Scorecard: Tonight’s 2012 Republican Debate
Tonight’s Republican debate, the first of the 2012 presidential race, officially marked the beginning of next year’s presidential election. Unofficially, it marked the beginning of spring training.
The biggest headline from tonight’s debate had less to do with the candidates who showed up than the candidates who didn’t. Mitt Romney was nowhere to be found. Mike Huckabee was absent. So were Newt Gingrich, Mitch Daniels, Sarah Palin, Michele Bachmann, Jon Huntsman, and Donald Trump.
Of the five Republicans taking the stage tonight, only one (Tim Pawlenty) is viewed as a viable contender for the GOP nomination. But this post won’t focus on their odds of winning the nomination; rather, it will focus on their skills as communicators.
Here are their grades for tonight’s debate, from best to worst:
Who He Is: Pawlenty, also known as “T-Paw,” was governor of Minnesota from 2003-2011.
How He Did: Pawlenty managed to throw red meat to the Republican base while not saying anything controversial enough to offend independents. He made no unforced errors, allowing him to remain near the top of this B-list. Pawlenty wasted his first 30 seconds thanking everyone from the Fox News Channel to Greenville, SC. In doing so, he looked like a typical, uninspiring, boring politician.
He wisely deflected when given an opportunity to attack fellow candidate Mitt Romney, preventing news organizations from reporting a “Pawlenty vs. Romney” story line. His crowd-pleasing language regarding President Obama’s health care plan was a winner: “[Democrats] jammed down our throats one of the most partisan pieces of legislation in our country.”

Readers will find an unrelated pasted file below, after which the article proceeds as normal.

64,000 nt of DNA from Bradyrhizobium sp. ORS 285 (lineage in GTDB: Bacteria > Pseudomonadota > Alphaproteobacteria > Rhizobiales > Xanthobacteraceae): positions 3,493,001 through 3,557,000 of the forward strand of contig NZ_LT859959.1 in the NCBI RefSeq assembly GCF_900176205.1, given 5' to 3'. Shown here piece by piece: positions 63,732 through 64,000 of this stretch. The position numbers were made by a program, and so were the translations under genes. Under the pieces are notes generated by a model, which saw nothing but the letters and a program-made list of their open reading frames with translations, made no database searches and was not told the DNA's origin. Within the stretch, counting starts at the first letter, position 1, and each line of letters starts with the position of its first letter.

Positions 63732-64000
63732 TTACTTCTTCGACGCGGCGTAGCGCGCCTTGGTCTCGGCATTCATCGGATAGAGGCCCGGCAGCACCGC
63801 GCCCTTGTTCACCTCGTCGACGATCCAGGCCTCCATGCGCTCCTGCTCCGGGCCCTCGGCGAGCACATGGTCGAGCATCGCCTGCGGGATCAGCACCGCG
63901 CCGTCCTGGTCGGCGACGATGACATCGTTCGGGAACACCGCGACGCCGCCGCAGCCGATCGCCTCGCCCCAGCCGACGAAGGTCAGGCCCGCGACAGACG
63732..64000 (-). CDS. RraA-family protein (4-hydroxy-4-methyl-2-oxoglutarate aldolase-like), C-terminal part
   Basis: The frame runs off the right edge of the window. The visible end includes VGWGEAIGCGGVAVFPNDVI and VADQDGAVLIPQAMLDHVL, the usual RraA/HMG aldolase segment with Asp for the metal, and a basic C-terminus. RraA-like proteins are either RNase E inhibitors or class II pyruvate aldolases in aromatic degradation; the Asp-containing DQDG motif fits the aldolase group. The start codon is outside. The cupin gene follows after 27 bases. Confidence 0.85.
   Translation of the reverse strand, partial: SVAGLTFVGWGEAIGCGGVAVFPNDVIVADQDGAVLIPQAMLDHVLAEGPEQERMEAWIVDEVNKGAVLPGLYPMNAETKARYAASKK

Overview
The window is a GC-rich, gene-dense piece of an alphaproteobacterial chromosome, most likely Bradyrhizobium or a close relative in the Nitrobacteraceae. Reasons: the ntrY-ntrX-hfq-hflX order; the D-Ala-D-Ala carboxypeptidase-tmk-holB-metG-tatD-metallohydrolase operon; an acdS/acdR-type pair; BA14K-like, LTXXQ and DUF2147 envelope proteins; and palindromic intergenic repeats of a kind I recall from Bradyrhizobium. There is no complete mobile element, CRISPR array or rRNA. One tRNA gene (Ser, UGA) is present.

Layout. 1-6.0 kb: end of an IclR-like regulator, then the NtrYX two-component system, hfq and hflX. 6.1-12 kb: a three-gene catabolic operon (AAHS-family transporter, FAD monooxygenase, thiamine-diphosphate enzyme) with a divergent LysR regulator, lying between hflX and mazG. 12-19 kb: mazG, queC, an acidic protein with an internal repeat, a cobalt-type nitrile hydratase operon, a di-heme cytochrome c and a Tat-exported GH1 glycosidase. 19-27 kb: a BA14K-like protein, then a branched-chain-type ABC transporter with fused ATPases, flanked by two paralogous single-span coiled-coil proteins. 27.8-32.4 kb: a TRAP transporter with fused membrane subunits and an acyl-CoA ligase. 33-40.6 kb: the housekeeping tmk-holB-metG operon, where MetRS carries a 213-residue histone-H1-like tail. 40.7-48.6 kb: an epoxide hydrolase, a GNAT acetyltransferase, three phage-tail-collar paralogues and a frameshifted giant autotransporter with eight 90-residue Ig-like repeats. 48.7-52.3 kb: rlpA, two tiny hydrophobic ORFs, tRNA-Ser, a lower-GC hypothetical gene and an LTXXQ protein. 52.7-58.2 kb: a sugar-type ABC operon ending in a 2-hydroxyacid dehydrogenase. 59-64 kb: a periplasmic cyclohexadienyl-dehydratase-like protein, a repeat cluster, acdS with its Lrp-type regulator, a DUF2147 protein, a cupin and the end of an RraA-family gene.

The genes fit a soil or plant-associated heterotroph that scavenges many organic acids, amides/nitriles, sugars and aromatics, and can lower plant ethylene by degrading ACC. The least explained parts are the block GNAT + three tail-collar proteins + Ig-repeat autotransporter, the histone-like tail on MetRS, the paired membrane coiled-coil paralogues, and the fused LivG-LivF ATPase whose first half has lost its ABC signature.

When booed by his audience about his previous support for cap and trade, he wisely made no excuses and diffused the issue early in the campaign cycle by saying:
“We’re going to have a few clunkers in your record, we all do. And that’s one of mine – I just admit it. I don’t try to duck it, bob it, weave it, try to explain it away. I’m just telling ya I made a mistake. I’m looking the American people in the eye and telling them I made a mistake.”
Pawlenty looks a bit uneasy in his own skin. His awkward gestures are reminiscent of a combination of Al Gore and Will Forte’s fictional Saturday Night Live candidate Tim Calhoun.
Who He Is: Cain is the former CEO of Godfather’s Pizza, and a former chairman of the Federal Reserve Bank of Kansas City.
How He Did: Cain refused to describe his policy on Afghanistan, saying he didn’t have access to “confidential” information. He also refused to describe his views on Syria and Libya, again retreating to his talking points about the need to clearly define a military strategy.
Cain deserves credit for delivering numerous media-friendly sound bites.
When asked about his lack of government experience, Cain earned a laugh by saying:
“I’m proud of the fact, quite frankly, that I haven’t held public office before…most of the people that are in elected office in Washington, DC., they have held public office before. How’s that working for ya?”
When asked about President Obama’s decision to kill Osama Bin Laden, Cain said: “One right decision doth not a great president make.”